People & Place

In rain-short Mali, villagers enlist irrigation to ward off extremism

In rain-short Mali, villagers enlist irrigation to ward off extremism

A short journey in a wooden canoe separates villagers from militants sowing fear with their weapons just across the calm waters of the Niger River in the Malian town of Kouna.

“We worry that these people infiltrate and indoctrinate our children,” said Kouna resident Madou Touléma, 51, clearing weeds with his teenage son, shin-deep in their flooded rice field.

After warding off mass tourism, Hong Kong’s last fishing village faces climate threats

After warding off mass tourism, Hong Kong’s last fishing village faces climate threats

Sitting among his fridge, TV set and stacks of bowls, Ng Kei-hung sat outside the family home in Hong Kong’s Tai O village as he waited for his furniture to dry out after a recent flood.

With houses on stilts lining the river that runs through the village, Tai O is a world away from the skyscrapers of downtown Hong Kong, and is popular among locals and tourists who seek to escape the concrete jungle.

Deforestation-linked palm oil still finding its way into top consumer brands: report

Deforestation-linked palm oil still finding its way into top consumer brands: report

Pledges by major brands to stop buying palm oil from companies known to destroy rainforests have failed to stop the clearance of a total area of forest the size of Los Angeles in just the last three years.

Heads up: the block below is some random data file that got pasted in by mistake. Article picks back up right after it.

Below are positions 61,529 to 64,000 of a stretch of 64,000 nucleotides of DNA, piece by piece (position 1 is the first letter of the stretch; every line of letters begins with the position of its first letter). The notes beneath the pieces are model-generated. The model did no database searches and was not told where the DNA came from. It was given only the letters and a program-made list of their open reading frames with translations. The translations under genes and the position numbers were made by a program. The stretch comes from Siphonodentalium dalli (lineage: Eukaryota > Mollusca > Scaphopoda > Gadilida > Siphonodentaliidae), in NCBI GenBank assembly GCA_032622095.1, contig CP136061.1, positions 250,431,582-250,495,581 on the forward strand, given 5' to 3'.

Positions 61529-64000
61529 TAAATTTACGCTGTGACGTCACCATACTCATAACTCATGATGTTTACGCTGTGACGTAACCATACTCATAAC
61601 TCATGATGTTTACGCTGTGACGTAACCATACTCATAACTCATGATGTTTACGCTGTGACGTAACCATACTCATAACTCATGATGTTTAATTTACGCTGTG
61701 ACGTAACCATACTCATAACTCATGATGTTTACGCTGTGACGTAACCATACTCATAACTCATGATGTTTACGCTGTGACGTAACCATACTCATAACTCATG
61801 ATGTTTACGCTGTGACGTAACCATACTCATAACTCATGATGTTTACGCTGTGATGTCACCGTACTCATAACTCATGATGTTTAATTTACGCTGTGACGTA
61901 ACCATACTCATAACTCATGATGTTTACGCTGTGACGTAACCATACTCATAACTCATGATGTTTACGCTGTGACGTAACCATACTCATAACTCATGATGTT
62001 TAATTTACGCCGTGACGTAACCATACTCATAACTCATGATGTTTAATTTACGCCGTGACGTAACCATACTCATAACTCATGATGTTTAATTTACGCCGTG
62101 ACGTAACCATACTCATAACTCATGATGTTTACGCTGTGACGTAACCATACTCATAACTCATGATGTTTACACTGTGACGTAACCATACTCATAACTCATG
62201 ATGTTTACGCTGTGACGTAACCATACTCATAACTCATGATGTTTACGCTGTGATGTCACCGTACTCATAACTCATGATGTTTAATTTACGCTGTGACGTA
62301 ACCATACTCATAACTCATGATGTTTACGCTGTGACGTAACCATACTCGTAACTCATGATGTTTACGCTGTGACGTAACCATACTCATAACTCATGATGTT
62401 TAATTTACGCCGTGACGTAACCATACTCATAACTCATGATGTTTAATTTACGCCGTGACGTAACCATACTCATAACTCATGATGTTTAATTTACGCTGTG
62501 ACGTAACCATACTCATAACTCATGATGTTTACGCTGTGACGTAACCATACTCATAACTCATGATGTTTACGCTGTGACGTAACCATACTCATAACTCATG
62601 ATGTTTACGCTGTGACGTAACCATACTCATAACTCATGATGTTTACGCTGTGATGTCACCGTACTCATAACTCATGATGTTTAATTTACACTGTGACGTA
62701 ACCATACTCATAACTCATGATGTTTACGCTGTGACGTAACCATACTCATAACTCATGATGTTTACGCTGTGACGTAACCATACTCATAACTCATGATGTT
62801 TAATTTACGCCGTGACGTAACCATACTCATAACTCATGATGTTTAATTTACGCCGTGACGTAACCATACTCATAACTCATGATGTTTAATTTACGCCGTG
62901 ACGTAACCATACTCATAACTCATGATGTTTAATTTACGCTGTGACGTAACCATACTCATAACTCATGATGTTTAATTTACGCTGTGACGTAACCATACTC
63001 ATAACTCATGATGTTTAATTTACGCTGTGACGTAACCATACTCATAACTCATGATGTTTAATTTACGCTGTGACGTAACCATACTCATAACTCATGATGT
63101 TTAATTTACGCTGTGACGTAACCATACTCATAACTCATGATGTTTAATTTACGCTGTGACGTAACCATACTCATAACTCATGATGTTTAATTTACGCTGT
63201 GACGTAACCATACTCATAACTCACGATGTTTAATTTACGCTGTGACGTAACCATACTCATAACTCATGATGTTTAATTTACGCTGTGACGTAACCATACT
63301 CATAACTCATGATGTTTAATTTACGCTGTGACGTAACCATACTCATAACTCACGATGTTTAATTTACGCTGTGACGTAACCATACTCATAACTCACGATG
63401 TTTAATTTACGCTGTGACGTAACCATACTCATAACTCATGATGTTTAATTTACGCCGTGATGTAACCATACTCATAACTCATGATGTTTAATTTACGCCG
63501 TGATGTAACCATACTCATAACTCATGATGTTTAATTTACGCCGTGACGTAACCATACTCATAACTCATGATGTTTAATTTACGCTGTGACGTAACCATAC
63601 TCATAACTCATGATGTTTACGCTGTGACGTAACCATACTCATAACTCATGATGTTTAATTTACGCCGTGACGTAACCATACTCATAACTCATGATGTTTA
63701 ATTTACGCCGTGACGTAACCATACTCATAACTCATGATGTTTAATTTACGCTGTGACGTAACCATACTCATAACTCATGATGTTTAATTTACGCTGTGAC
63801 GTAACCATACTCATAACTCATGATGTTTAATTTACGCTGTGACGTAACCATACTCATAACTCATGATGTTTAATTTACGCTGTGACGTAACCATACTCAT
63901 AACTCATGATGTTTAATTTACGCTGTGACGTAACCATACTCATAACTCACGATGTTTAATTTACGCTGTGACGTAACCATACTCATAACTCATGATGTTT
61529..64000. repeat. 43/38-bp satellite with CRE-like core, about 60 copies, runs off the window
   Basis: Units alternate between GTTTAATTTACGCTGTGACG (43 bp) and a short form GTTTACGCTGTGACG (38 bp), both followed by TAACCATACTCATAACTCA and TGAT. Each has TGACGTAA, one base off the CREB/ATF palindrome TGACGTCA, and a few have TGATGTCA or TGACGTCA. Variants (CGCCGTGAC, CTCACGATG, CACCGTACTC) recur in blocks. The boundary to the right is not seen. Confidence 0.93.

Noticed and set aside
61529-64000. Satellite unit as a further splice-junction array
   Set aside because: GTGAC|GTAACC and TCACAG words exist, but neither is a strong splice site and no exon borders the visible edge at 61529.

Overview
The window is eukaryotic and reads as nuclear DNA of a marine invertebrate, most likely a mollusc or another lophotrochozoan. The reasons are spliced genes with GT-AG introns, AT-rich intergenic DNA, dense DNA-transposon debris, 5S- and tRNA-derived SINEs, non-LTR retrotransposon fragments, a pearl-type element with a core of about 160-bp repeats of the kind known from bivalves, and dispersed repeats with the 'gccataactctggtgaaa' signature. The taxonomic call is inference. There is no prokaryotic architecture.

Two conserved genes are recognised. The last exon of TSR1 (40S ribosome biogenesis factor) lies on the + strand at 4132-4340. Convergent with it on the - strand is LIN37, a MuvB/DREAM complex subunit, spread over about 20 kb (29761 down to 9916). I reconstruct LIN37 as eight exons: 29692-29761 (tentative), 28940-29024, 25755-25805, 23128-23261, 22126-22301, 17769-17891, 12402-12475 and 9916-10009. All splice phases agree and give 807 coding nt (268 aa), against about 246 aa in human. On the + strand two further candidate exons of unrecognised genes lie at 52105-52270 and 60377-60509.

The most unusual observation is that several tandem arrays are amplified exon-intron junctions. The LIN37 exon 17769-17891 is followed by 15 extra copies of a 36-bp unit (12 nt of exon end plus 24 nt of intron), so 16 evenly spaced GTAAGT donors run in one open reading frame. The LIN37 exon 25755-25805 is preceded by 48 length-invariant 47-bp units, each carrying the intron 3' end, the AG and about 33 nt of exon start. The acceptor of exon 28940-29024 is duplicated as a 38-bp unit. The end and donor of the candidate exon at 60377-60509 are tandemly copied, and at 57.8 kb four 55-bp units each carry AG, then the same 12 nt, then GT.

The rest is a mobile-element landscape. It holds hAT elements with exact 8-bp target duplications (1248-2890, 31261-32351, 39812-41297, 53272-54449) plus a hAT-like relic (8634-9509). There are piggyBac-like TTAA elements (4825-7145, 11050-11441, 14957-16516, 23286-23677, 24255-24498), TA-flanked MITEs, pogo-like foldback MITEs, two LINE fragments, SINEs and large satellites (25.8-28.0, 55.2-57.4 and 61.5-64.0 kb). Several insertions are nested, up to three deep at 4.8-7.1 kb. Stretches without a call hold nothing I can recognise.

That’s the finding from a new report by Greenpeace, which sought to gauge the progress made by leading consumer brands and palm oil firms in making good on their promises to break the link between the palm oil they buy and the destruction of rainforests and other ills.

Ravenous for meat, China faces a climate quandary

Ravenous for meat, China faces a climate quandary

At the center of the table in a modest, high-rise apartment in the teeming city of Shenzhen, China, a simmering pot of soup stock was surrounded by large platters featuring mushrooms, different kinds of thinly shaved meat, lettuce, potato, cauliflower, eggs, and shrimp. Folding his hands together, Jian Zhang, a onetime rural farmer who now works as an employee for a small consulting firm in the city, asked his fellow diners to give thanks for the meal — the likes of which he could have only dreamed of when growing up in a remote village in the Jiangxi province.

For Bordeaux’s winemakers, rising temperatures bring a reckoning

For Bordeaux’s winemakers, rising temperatures bring a reckoning

“Everyone was afraid,” recalled Alain David-Beaulieu, the 53-year-old owner and winemaker of Château Coutet in Bordeaux’s Saint Emilion region in southern France. He squinted as he looked over the 30 acres of vineyards his family has farmed for 400 years. Two years ago, a hot summer weighed heavily on his grapes — mostly merlot — and the 2016 vintage had barely squeaked by.

“The grapes weren’t maturing well,” he said. “They were unbalanced.”